This pretty much resembles the JavaScript solution, right?! Almost! Since Elixir is based on immutable data, you could not have started as shown in the first JavaScript solution. You cannot simply mutate a data structure in Elixir! What you would have done is to create a new list with every value from the old one that you see fit. Besides that, there are some other oddities. The |> is called a pipe operator and passes the value as the first argument to the next function. While we’re using the fn keyword to define an anonymous function as the filter expression and explicitly naming the variable num, we’re shortening this for the map function and just say: “This function uses the first argument (&1) it receives and doubles it”.

Let’s take the example from above again. In contrast to JavaScript, we can use some sugar in Elixir called a for comprehension in conjunction with a filter to loop over the enumerable and create a new one (with all values > 0 doubled).

my_numbers = [-2, 3, 5, -34, 0, 32]
result = for n <- my_numbers, n > 0, do: n * 2

Note that the last statement of every Elixir function is automatically returned creating a new list bound to result. What actually looks like an assignment = is actually a match. Trying to match result = 4 afterwards will give you an error, since the compiler tries to match [6, 10, 64] = 4. This might look strange at first, yet makes more sense once you grasp concepts like pattern matching or destructuring.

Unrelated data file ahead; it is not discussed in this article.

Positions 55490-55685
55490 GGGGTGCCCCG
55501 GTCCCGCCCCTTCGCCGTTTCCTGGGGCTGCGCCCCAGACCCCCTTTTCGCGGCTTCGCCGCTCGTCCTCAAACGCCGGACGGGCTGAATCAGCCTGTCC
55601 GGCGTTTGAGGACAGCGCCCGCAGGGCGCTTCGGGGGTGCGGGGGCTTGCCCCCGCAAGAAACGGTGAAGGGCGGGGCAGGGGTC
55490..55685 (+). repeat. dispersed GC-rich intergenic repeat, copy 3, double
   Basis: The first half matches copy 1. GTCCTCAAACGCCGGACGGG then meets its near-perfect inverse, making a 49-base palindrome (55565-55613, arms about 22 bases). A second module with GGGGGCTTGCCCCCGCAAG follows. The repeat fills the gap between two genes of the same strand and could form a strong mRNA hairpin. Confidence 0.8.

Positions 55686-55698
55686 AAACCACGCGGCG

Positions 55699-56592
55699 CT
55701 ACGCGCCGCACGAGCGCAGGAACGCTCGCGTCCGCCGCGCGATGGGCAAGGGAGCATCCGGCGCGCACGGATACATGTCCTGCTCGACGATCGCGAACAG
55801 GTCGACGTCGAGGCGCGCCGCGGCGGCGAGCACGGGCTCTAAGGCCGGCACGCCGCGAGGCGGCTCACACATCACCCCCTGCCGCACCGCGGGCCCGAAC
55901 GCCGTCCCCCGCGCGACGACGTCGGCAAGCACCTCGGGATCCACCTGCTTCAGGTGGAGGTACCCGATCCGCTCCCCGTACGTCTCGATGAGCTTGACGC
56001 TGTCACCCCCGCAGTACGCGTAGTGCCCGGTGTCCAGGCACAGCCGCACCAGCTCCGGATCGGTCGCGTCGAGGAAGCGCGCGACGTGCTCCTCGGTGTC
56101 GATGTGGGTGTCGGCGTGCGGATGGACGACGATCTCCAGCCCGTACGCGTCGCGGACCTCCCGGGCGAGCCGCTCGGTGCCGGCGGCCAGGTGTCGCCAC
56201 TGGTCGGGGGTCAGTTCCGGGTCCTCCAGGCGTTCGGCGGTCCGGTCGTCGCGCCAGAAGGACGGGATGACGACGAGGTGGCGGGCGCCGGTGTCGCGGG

After looking at the above described language features, I cannot circumvent a few basic facts. Elixir runs on the Erlang VM (BEAM) and gives you the great ecosystem companies like Heroku and WhatsApp use to build their products. It kind of relates to Erlang like Scala relates to Java (JVM). Likewise, you can import Erlang modules and use them right away. Elixir’s syntax is concise and reminds of the Ruby programming language due to the fact that the creator José Valim is a very active member of the ruby community.

Ok, let’s see some more Elixir code and compare it to JavaScript ES6.


# Printing the sum of a list
Enum.reduce([1, 2, 3, 5, 8], fn(item, acc) -> acc + item end) |> IO.puts

# or without explicitly naming the parameters
Enum.reduce([1, 2, 3, 5, 8], &(&1 + &2)) |> IO.puts


// Printing the sum of an array
console.log([1, 2, 3, 5, 8].reduce((acc, item) => acc + item))


# And we all love fibonacci right?
defmodule Fibonacci do
    def calc (n) when n < 2, do: 1
    def calc (n), do: calc(n - 2) + calc(n - 1)


// We all do love fibonacci!
function fibonacci (n) {
   if (n < 2) return 1

   return fibonacci(n - 2) + fibonacci(n - 1)

Enough of the platform

At this point I’ll stop listing language features Elixir provides since this post is only meant for sweetening. I will also not try to persuade you that this is the right language to learn and use. Anyway, you should probably check some resources and dive a bit deeper into the awesome world of functional programming. A good place to start is the official elixir-lang site. Just click around and look at some beautiful code and examples.

You think Elixir is not for you? Check out another functional language then! Take a look at Scala, Haskell or Erlang itself. I personally think your daily (programming) life will benefit from everything you learn, even if you do not actively use these languages for development.

Next up: The Phoenix web framework. See how it works and which concepts and tools it uses to keep your project bloat-free, how it makes your development faster and delivers responses within microseconds.

About the author

Erik Müller is a JavaScript Engineer, Node.js lover, and Elixir alchemist.